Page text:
You see, through a strategy* developed by leaders and members of our club, we succeeded in getting Davis to speak to our January 1999 meeting. He had then been newly elected as NRCC chair. It was the first time a member of the Republican congressional leadership had addressed a gay group. The event drew a reporter from the Journal newspapers of Northern Virginia (but interestingly not the Washington Blade).
The Journal ran an article on our meeting. Since leaders of the various social conservative groups read that paper, they found out and became very upset, wanting Davis to apologize for attending. He refused. The story made the Washington Post and the Advocate, gave Log Cabin national some free publicity. Never once did the national office thank our club. Indeed, when contacted by the press, the national office even made out that it was their event, despite the fact that not a single representative of national Log Cabin joined us to hear Davis speak.
Instead of praising us for our efforts and our success, they ignored us. When, upon moving to LA and attending a local Log Cabin function in 2000, I told a member of the national board that after the presidential election, the group would need new leadership. I put forward the name of a member of LCRC NoVA who had been instrumental in getting Davis to speak to us.
The board member said he’d heard bad things about that guy from the national office. Why, I wondered, would they trash someone so key to the success of one of their largest (and then-fasting growing) chapters. When I had stepped down as president of Northern Virginia Log Cabin, he stepped up as a Vice-President of the group. They were thus trashing one of their grassroots leaders!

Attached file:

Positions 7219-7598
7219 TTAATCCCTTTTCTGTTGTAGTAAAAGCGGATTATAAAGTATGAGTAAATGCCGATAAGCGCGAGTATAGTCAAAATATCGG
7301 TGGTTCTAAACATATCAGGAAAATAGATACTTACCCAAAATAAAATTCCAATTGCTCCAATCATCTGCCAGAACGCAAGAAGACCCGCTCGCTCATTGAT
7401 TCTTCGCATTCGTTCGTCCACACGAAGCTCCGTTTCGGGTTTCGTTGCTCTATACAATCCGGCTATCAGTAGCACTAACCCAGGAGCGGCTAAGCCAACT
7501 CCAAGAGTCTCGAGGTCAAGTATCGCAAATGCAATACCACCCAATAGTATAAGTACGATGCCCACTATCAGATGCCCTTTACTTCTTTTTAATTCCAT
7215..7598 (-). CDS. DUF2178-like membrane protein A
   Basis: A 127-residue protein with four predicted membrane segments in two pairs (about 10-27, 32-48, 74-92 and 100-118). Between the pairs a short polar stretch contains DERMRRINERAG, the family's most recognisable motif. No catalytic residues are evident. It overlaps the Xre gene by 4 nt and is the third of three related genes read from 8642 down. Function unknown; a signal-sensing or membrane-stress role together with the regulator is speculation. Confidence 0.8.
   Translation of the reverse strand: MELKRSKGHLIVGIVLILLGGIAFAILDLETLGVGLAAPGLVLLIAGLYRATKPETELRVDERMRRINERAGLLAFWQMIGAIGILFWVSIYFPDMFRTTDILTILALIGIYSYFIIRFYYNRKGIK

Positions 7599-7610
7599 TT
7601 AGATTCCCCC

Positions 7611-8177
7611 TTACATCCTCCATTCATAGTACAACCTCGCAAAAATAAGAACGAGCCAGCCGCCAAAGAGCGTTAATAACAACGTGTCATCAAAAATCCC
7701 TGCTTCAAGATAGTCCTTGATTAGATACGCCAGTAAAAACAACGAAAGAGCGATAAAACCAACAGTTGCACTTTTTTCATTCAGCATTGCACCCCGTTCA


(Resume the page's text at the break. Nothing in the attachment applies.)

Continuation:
The national office turned potential allies into adversaries. They hadn’t learned from LBJ on how to treat someone who might pose a threat to your power, “It’s probably better to have him inside the tent pissing out, than outside the tent pissing in.”
With each contributor who ideas they brushed aside, with each club leader whom they insulted over the years, the national office pushed people willing to contribute to the organization outside their tent.Â No longer helping build the organization, they were not criticizing it.
Had Patrick Sammon’s predecessors been more like he, those allies turned adversaries might have been less public in their criticism, choosing to relay their concerns through private channels. But, instead, those critics became a critical mass and I would daresay are providing much of the backing to GOProud.
There are a great variety of reason for the decline of Log Cabin, but the two which stand out to me are (1) the failure to distinguish themselves from the national gay groups and (2) the disrespect shown to internal critics of the organization.
*This post is already longer than anticipated, but if readers are interested in learning the details of this strategy, let me know and I’ll devote a post to it.